It’s at this point you clearly have to jump off from the top of the ladder onto the circus ride, and it’s all about timing. If the circus ride isn’t near enough at the time, you just have to wait for it to come round again, if it ever does before somebody else pushes you from the top of the ladder.

But when a talent like Piastri sweeps all before him, there needs to be somewhere else he can go. A little like the anger over the ongoing controversy from Sunday, it feels like Piastri’s career is being stalled through no fault of his own.

It’s no exaggeration to say that he won’t be the commodity he is right now in a year, regardless of the fact he is likely to do nothing himself to harm his reputation. That’s just because time softens these things if there is no way of maintaining the sentiment. Think back to your reaction watching the final lap of the F1 season unfold. Whatever your emotions, I bet they’re a lot less extreme now even if you still hold the same view.

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It’s the same for Piastri, who was pretty punchy after winning the F2 championship on Saturday.

“I hope it shows that I’m a pretty handy steerer – I hope – but if I haven’t proven that now I’ve quite literally run out of single-seater categories to prove that in,” he said.

“I’ve certainly done everything in my power to present my case for an F1 seat. I said earlier this year I thought results could barge my way into a seat somewhere, clearly that’s not worked out. Of course it’s a bit disappointing that I won’t be making the jump directly and I really, really hope I will be on the grid in 2023. I’d be pretty annoyed – for a PG version of my comments – if I wasn’t on the grid in 2023 because I’ve run out of things to prove myself with.

“Next year I’ve got a very good opportunity with Alpine to transition to the F1 world, obviously without the driving, but I’ll be attending all the flyaway races so experiencing the hectic calendar of the F1 world and a lot of work on the sim. So I won’t be spending that much time on my couch.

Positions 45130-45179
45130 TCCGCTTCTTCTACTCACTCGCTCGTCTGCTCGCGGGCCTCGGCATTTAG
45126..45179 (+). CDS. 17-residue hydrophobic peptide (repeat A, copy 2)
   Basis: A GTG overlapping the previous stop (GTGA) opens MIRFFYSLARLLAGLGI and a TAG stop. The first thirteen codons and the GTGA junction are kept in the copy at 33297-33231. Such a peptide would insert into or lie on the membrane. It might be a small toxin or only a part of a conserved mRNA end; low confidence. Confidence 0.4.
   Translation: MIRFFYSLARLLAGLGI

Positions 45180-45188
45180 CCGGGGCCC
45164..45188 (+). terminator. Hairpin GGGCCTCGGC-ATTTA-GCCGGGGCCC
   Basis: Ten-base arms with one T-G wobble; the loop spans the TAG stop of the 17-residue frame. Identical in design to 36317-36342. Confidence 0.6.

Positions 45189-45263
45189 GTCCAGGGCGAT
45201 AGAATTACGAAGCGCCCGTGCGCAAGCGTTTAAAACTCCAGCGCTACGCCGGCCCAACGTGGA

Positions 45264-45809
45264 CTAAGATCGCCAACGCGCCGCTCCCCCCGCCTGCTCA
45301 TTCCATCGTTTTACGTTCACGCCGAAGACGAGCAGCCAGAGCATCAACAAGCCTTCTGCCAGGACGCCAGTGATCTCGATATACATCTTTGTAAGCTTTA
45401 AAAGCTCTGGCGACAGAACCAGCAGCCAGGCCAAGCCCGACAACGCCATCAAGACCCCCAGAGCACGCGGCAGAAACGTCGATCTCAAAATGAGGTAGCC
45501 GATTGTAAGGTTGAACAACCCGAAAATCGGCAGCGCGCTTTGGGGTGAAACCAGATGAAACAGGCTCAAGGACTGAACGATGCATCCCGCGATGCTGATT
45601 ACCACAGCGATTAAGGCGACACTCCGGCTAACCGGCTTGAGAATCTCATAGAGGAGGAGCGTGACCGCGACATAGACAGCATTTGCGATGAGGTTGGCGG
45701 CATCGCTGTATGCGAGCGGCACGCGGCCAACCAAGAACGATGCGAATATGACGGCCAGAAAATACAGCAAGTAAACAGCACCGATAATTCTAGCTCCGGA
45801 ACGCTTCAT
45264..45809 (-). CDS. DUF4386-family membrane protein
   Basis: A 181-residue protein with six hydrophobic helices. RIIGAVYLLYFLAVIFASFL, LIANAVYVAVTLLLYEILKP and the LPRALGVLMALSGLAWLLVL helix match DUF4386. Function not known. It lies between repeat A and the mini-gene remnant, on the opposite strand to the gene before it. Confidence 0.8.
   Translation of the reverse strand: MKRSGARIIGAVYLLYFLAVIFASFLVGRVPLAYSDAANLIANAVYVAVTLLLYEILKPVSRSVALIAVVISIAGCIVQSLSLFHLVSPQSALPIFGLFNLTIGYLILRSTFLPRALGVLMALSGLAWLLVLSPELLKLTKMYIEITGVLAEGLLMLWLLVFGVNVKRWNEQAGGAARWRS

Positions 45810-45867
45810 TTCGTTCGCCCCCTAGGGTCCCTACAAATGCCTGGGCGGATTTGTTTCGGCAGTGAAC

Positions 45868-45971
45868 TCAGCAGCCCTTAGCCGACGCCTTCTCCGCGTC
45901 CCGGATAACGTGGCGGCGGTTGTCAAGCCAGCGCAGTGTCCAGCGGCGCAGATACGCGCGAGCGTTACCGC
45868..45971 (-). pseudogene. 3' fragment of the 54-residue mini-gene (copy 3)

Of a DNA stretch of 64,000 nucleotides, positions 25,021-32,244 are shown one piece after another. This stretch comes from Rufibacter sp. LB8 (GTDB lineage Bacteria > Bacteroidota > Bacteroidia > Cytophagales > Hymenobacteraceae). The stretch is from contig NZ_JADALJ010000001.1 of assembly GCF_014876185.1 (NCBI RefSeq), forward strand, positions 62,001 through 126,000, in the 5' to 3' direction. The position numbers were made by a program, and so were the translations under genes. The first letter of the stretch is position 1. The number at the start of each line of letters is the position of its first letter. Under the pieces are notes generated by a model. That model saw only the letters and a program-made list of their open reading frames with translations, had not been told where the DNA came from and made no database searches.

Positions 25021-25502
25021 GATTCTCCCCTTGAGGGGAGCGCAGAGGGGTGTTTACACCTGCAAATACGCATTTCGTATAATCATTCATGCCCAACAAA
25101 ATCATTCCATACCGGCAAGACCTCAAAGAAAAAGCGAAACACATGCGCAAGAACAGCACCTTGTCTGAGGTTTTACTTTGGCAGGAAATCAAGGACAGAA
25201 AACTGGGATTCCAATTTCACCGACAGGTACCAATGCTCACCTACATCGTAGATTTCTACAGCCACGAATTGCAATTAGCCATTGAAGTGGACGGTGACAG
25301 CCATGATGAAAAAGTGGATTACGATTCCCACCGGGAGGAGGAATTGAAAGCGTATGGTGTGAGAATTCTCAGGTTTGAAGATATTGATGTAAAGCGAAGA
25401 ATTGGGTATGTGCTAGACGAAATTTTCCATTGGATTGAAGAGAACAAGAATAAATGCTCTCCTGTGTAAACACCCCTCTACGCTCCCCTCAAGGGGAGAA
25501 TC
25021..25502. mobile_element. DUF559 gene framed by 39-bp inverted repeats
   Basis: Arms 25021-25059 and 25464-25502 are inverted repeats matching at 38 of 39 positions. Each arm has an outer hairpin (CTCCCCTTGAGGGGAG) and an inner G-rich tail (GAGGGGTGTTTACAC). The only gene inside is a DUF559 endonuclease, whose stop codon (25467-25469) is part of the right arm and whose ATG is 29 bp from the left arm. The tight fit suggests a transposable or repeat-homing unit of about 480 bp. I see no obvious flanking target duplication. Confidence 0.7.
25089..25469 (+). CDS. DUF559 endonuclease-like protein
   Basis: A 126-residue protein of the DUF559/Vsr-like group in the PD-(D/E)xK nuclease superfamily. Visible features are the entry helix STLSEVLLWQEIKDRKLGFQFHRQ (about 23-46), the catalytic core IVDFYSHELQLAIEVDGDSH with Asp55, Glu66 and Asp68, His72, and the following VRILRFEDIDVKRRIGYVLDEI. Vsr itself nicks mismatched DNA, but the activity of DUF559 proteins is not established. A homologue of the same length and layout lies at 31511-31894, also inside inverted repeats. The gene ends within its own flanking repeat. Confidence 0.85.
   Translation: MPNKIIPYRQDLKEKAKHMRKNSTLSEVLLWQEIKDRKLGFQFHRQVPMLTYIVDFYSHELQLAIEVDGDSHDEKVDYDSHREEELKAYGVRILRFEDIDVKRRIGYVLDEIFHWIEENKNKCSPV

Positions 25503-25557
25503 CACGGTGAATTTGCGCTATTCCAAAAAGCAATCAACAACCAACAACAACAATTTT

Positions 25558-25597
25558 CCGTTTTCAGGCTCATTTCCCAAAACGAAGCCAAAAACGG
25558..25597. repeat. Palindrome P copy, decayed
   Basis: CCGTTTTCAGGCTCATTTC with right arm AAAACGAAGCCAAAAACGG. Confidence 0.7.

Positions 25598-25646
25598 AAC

“It will be a busy year and it’s a fantastic opportunity that I’ve got. Of course it’s not quite the ultimate goal that I wanted for next year but I think throughout my racing career I’ve done quite well at controlling the things I can control, and that’s not something I can control. I’ll try my best for next year to prove to Alpine why I should be on the grid and hopefully it leads to a seat in 2023.”

Oscar Piastri at Alpine F1 test 2021

Piastri hopes his 2022 Alpine role will lead to an F1 seat the following year


By Tuesday evening, his tone had mellowed. Perhaps he was tired after over 100 laps in a 2021 car off the back of a championship-winning race weekend, but he was also focusing on the next stage of his career, and it’s an underwhelming one given what’s gone before.

After the FIA Prize Giving and a spell back in the UK, Piastri will head home to Melbourne next week to see friends and family he hasn’t seen for nearly a year. He should be spending that time excitedly talking about making it to the big time, rather than frustratedly bemoaning a system that has left him having to wait.

Does every F2 champion automatically need to be on the F1 grid? No, although it would be a nice concept. But if a driver can win absolutely everything they race in over the previous three years right up to F1 and then find the door is closed, the sport is doing the best junior talents a disservice.